While San Francisco prides itself on being one of the most environmentally conscious cities in America, a lot of unnecessary materials still end up in the landfill because we either don’t know how to sort or we fail to see the real value in what we toss. According to Recology San Francisco, the city’s primary resource recovery company (which is also worker-owned), 1,400 tons of landfill-destined waste are collected daily from San Francisco residents in Recology’s well-known green, white, and blue trucks that sport “Sunset Scavengers” on the sides. Additionally, 600 tons of compostable materials (green bin) and 600-700 tons of recyclables (blue bin) are collected daily. Continue reading →
Two grand juries that failed to indict police officers for the murder of unarmed black men—Mike Brown of Ferguson and Eric Garner of New York—have spurred to action a burgeoning movement against systemic racism and police violence in the United States. (Solidarity protests have since spread worldwide.)
The number and breadth of protests in any region is difficult to coordinate and organize, but we’ve found a number of resources for finding local protests in the Bay Area. (Note: This post will continue to update as new information is available.)
Anne Bluthenthal and Dancers (ABD) concludes their fall season of Skywatchers on Wednesday, November 12 with live music, dancing, and a photography exhibit by Deirdre Visser at the Tenderloin National Forest.
Illustration courtesy Naomi Cogan Rosenberg/Google Street View.
If there is one thing the Tenderloin has more than any other neighborhood in San Francisco, it is heart. Walking through the streets, you would never expect to find a redwood, but tall trees and lush growth in planters line what used to be another dark and dreary alleyway. As an urban renewal project started by The Luggage Store, a local arts non-profit, this formerly dark corner is now the Tenderloin National Forest. Continue reading →
The term Popular Front refers to a coalition of activists and artists. In the labor era, the Popular Front in the United States included artists, writers and filmmakers as diverse as Pete Seeger, Jack London, Woody Guthrie, George Bernard Shaw, Frida Kahlo and Charlie Chaplin. The cultural and social influence of the Popular Front was immense and led to the New Deal, women’s suffrage, the civil rights movement, and the rise of labor parties that created well-paid middle-class jobs out of working-class manufacturing work.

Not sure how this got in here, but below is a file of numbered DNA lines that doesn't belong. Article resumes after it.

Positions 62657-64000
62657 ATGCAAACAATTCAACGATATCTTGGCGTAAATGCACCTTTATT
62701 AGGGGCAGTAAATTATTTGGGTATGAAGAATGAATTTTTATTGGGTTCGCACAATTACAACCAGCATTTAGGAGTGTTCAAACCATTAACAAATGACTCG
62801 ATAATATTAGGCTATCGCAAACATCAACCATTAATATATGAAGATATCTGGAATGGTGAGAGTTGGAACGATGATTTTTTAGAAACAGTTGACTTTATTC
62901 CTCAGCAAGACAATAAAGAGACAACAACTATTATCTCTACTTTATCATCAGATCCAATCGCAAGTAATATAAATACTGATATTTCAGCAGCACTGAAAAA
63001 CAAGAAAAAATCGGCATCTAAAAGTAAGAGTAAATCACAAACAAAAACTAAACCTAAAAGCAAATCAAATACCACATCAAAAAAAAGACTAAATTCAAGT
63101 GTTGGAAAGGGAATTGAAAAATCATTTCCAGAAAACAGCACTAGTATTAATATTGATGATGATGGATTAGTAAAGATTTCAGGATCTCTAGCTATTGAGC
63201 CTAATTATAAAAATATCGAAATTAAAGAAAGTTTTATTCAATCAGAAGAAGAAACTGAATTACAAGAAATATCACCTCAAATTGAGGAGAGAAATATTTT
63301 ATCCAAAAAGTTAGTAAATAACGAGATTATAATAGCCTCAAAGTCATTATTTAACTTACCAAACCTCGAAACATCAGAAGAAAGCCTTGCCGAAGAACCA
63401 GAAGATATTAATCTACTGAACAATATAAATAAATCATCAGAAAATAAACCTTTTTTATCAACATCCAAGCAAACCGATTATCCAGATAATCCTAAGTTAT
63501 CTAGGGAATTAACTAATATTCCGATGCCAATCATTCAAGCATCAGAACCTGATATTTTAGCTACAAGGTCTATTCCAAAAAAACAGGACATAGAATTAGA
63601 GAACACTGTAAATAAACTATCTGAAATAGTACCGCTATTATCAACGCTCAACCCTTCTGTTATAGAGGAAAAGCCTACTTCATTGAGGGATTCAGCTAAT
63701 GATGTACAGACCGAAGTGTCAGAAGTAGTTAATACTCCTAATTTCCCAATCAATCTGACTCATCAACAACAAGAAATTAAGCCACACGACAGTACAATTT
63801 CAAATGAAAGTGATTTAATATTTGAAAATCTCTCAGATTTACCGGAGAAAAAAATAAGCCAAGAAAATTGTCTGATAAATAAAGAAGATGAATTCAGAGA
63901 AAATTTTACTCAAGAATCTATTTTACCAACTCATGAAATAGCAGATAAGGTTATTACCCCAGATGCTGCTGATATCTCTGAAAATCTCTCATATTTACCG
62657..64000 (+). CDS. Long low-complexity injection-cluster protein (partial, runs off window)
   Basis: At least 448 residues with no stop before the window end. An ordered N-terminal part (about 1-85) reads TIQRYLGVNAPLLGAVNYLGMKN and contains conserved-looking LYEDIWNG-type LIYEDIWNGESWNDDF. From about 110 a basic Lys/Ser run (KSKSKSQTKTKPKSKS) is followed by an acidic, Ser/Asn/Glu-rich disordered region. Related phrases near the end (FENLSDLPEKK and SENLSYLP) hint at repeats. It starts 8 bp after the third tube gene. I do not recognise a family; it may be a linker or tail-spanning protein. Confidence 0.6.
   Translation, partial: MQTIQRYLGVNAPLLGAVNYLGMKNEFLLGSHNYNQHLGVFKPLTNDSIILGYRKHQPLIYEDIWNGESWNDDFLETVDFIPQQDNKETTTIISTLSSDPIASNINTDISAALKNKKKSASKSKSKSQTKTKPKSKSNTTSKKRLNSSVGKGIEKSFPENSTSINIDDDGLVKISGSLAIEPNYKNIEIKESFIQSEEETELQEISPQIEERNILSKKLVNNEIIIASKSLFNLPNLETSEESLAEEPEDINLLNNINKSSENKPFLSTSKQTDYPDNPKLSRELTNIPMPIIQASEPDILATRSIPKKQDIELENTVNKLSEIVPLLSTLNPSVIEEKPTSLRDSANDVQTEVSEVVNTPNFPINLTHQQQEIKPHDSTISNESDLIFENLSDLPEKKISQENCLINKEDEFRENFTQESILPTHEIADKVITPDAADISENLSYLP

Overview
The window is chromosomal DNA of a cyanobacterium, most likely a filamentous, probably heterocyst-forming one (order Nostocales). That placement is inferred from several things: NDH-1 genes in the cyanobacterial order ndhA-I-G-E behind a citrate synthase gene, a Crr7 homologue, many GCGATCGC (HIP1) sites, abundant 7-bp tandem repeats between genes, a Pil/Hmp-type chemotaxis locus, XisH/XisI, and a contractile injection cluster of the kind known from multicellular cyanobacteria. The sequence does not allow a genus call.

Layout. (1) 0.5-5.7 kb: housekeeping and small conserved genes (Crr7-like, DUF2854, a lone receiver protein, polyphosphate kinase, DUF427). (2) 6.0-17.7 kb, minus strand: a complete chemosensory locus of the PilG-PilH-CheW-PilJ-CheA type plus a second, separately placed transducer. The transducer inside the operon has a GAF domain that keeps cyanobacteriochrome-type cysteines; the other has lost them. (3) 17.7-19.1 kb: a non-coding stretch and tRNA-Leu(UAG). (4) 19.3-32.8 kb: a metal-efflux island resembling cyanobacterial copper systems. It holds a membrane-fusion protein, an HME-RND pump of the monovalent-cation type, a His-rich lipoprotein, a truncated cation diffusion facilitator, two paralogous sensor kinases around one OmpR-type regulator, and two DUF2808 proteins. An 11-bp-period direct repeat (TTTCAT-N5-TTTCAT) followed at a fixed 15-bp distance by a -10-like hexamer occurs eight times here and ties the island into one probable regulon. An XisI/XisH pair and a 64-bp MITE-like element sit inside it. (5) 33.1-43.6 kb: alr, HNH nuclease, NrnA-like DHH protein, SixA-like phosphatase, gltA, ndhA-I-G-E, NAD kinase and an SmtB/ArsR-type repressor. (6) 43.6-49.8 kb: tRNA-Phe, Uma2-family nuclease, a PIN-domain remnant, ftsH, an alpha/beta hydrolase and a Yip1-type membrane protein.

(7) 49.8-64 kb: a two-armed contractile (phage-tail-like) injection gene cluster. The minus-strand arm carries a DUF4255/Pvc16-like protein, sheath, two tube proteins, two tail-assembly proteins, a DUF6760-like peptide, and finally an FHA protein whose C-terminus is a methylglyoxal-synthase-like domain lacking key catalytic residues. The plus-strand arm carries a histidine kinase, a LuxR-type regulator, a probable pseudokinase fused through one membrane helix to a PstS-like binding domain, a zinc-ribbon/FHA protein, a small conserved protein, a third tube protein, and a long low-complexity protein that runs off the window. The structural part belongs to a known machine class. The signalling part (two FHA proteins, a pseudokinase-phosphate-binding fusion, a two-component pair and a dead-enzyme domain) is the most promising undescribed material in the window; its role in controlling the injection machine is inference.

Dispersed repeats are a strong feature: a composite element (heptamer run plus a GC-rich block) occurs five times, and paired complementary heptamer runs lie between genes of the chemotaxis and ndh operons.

Part of PopFront’s mission concerns the merging of journalism, activism, culture and politics to build a contemporary Popular Front; as such, we are proud to offer a curated guide to activism and political events in the west coast. Currently we are working on curating a list of events and groups in Northern California; later we hope to expand to SoCal, Portland and Seattle.
Please click on either “Groups” to read about political parties, organizations and causes with regular meetings; click “Events” to read about upcoming events and marches with political significance.
The Democratic Socialists of America (DSA) root their vision of socialism in the concept of democracy; specifically, extending democratic control to the economic sphere. In their words: “We are activists committed to democracy as not simply one of our political values but our means of restructuring society. Our vision is of a society in which people have a real voice in the choices and relationships that affect the entirety of our lives. We call this vision democratic socialism — a vision of a more free, democratic and humane society.” Important theorists for DSA include Marx and Antonio Gramsci, the 20th-century Italian political theorist who originated ideas about cultural hegemony. Young Democratic Socialists (YDS) is the student and youth branch of DSA.
The DSA considers itself a socialist-feminist organization and involves itself in a plethora struggles that adhere to its social vision. These include advocating for LGBTQ rights, civil liberties, environmental justice, anti-imperialism and anti-racist struggles. As DSA is not a political party but rather a political organization, its members are often also members of other various parties—Greens, Peace & Freedom and even the Democratic Party. DSA has a strong presence within the intellectual left in the United States; Professor Cornel West is an honorary chair, and other notable members include Michael Walzer, Frances Fox Piven, Michael Harrington and Barbara Ehrenreich.
Northern California has multiple chapters.
East Bay DSA
Meets bi-weekly, often at the Niebyl-Proctor Library.